Just because the test rats don't die immediately from the ersatz diet doesn't mean the fake food is safe for humans to eat for the rest of their lives. Take a look at the shelves of the grocery store next time you are in there, and see how much shelf space is taken up by items that are manufactured from beginning to end. The problem is, humans are still made the old-fashioned way, and the old-fashioned diet is still necessary. Like original manufacturer's parts for your great old "Muscle Car," we need to be eating the things that made grandma and grandpa tougher than old boots and live to ripe old ages.
Years ago, our parents and grandparents ate wholesome, natural diets loaded with animal fats: butter, cream, lard, tallow, and all variations in between. They ate foods that could be identified as "living" at a specific time, just before being consumed. They didn't drop dead from heart failure, complications of diabetes, hypertension, or cancer. They were killed off by accidents and/or infectious disease and old age. It's probably safe to say that it wasn't their diet that killed them in those days.
Tuesday, March 27, 2007
... Sure, it'd be nice to have homemade stock around to cook with, but I'm an impulsive person, and I rarely know what I'm going to make for dinner until the last minute. If I decide to make something that requires stock, I never have time to make it from scratch. And, so far, I've been living a very happy life as a consumer of store-bought chicken stock.Read the whole amusing but true-to-life story at Serious Eats.
Until tonight. Tonight I looked at myself in the mirror and I said, "Adam, do you want to spend the rest of your life trading integrity for convenience? Stop being a stock whore. You need to pull yourself together and make this dinner count. Look up some recipes, go to the store, and have the time and patience to do it right." ...
"“But CF,” you are asking. “If there were no chocolate chips, how did you make those chocolate chip cookies that tasted like fish?”
However, the "fishy" part, which I was more interested in avoiding than achieving as you can imagine ... you can get the scoop on that right here.
Saturday, March 24, 2007
This recipe is from Cooking Light and you can feel free to increase the butter and oil if you like, although I usually find it sufficient. That all depends, of course, on the size of your loaf of bread. I tend to add a bit of salt if using unsalted butter.
I didn't copy the instructions for this since it is so simple and am winging it in those below. That's just how easy it is.
1 16-ounce loaf unsliced Italian or French bread
2 tablespoons butter
2 tablespoons olive oil
1 clove garlic, crushed
1 teaspoon desired dried herb (basil, oregano, etc.)
Combine the butter, oil, and seasonings in a small pan over low heat until the herbs are a bit reconstituted.
Brush over cut sides of Italian or French bread, and wrap in aluminum foil. Bake at 400° for 15 minutes or until thoroughly heated.
Friday, March 16, 2007
- Biscuit Mix Baking Day ... the last thing you'd expect to have been started by a blog named French Kitchen in America. Just goes to show you can't pigeonhole blogs!
- Just in time for St. Patrick's Day: Irish Whiskey Soda Bread from The Virtual Kitchen
- The Great American Meatout ... some of us already have that. We call it Lent.
- The Pope's Milk ... photo and scoop from At Home in Rome about the milk sold in The Vatican's grocery store. And, no, she's not kidding.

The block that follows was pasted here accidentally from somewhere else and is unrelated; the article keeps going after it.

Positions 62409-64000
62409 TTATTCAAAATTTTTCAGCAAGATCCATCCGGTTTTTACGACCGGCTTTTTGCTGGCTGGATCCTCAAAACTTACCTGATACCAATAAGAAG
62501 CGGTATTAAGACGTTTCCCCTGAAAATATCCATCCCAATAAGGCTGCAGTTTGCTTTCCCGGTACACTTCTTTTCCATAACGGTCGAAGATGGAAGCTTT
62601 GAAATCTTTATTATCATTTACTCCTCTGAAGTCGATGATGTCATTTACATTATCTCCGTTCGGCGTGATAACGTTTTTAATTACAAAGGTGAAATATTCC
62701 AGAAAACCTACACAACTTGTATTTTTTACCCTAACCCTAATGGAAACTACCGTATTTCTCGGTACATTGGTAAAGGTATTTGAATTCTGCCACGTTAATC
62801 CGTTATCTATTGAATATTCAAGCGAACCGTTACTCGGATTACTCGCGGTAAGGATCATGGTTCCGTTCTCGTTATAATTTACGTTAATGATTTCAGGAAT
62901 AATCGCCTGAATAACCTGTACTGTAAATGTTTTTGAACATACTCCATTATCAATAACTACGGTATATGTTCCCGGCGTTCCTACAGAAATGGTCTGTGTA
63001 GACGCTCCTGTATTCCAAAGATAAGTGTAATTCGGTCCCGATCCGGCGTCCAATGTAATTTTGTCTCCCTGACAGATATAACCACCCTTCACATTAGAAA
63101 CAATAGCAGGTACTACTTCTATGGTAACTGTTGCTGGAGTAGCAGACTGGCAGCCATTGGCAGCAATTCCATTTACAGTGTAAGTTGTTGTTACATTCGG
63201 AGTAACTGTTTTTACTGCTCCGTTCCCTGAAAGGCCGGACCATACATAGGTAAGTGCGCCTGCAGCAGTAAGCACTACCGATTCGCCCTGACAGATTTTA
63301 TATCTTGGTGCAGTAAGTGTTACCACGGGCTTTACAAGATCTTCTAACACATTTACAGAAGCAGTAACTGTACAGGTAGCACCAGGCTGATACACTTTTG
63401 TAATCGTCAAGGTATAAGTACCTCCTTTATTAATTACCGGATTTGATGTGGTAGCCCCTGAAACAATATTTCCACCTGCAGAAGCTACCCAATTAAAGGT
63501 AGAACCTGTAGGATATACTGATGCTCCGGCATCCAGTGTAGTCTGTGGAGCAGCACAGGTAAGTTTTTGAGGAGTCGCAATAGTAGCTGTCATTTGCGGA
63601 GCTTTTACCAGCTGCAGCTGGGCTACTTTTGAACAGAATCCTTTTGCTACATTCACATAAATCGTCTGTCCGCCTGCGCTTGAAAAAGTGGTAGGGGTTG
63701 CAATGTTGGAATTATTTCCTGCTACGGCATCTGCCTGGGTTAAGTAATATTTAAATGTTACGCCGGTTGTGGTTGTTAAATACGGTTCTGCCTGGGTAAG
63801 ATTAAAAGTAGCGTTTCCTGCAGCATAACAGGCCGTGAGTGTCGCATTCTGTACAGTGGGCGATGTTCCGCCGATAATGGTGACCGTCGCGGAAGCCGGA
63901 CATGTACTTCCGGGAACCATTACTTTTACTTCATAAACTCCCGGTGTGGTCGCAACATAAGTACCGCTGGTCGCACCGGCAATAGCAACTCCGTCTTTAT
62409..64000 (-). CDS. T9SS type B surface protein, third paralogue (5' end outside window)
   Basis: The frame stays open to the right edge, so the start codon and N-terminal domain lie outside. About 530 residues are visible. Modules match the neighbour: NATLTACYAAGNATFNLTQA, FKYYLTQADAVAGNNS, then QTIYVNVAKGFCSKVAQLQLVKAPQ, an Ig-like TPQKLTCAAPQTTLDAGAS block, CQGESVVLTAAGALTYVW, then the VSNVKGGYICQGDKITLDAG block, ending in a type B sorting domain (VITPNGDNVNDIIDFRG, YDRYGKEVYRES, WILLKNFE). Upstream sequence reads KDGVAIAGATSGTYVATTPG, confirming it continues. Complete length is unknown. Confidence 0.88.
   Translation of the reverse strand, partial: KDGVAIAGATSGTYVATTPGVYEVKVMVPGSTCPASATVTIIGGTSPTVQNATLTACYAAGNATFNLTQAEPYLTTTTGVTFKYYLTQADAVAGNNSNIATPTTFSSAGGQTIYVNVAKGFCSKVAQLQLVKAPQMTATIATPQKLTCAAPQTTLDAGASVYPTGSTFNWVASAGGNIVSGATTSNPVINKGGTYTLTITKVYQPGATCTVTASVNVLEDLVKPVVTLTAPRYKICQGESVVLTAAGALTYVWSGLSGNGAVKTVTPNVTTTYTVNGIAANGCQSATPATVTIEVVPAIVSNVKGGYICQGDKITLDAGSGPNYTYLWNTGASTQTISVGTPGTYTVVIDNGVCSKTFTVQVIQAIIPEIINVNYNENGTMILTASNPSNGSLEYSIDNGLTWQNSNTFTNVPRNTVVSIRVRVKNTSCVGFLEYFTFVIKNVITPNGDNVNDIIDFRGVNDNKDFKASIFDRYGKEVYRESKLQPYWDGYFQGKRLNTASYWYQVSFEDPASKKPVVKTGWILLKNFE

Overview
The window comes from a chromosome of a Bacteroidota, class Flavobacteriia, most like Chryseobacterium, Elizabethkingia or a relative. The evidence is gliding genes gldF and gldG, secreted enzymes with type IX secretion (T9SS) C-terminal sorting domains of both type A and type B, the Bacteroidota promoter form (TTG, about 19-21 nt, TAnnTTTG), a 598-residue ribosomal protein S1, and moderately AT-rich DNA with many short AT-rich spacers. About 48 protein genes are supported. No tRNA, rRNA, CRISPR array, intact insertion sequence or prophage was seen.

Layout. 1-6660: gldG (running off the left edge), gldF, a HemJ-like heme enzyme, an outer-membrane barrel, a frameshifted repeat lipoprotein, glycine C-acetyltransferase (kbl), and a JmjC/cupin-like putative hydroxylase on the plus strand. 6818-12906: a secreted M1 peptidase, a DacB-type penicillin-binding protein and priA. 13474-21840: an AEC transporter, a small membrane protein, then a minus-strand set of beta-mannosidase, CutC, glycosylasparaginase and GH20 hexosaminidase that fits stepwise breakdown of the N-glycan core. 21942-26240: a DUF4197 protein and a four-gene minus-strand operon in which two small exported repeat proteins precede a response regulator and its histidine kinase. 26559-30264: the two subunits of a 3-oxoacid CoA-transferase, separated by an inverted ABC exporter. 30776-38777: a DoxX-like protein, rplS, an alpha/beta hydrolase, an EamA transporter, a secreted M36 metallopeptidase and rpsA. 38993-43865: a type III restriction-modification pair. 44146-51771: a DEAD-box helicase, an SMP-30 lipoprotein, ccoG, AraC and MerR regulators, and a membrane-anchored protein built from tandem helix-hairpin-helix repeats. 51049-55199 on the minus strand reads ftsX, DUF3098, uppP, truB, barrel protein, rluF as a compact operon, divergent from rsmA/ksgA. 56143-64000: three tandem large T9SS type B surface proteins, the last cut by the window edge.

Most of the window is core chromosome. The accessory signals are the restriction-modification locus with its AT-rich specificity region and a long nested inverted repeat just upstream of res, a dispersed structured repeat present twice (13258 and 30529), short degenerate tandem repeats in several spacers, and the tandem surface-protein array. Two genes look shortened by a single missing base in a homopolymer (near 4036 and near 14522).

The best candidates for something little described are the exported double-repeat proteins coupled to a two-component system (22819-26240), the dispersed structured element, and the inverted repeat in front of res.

- Lunch Time Blues ... Dine and Dish has some creative ideas about how to make daily lunch at home more fun and creative for little ones. Wish I'd had some of those good ideas around when my girls were little.
Friday, March 09, 2007
In an effort to meet growing consumer demands for smaller portions at casual dining restaurants, T.G.I. Friday's has announced the inception of their new 'Right Portion, Right Price' menu. The items will be sold at a reduced price all day, every day, rather than just at select times or for select people, like how Seniors menus currently are.Slashfood has the story. I think that Fridays probably is one of the worst offenders in the huge portions area but it would be nice if other chains followed their lead.
Tuesday, March 06, 2007
However, it was much too intense, even for Tom, which is really saying something. He, Rose and I all agreed that we'd have preferred this Chocolate Cheesecake. I no longer remember where I got the recipe but it is really a winner. Simple, chocolate and cheesecake at the same time, and serves a lot of people. The slices can be small. It is rich.
1-1/2 cups chocolate cookie crumbs
8 tablespoons unsalted butter, melted
4 tablespoons sugar
Make the crust: In a small bowl stir together all ingredients. Press mixture onto the bottom of a 10” springform pan. Make the filling (below).
12 ounces chocolate chips
1-1/2 sticks unsalted butter
Melt chocolate and butter, stirring until mixture is smooth.
1 cup sour cream at room temperature
1 teaspoon vanilla
Stir in sour cream and vanilla and let cool.
3 large eggs
1 cup sugar
Beat eggs and sugar together until mixture is thick and pale and forms a ribbon when beaters are lifted.
3 8-ounce packages cream cheese, softened
Beat in cream cheese until smooth.
1 cup chopped pecans
Stir in chocolate mixture and fold in pecans.
Pour the filling into the prepared crust and bake in the middle of a preheated 325° oven for 1 hour or until just set. It may fall in the middle. Cool in the pan on a rack, chill overnight, covered loosely and remove the side of the pan.
NOTE: This can be made in a 8½” springform pan by halving the crust ingredients and baking for two hours at 325°.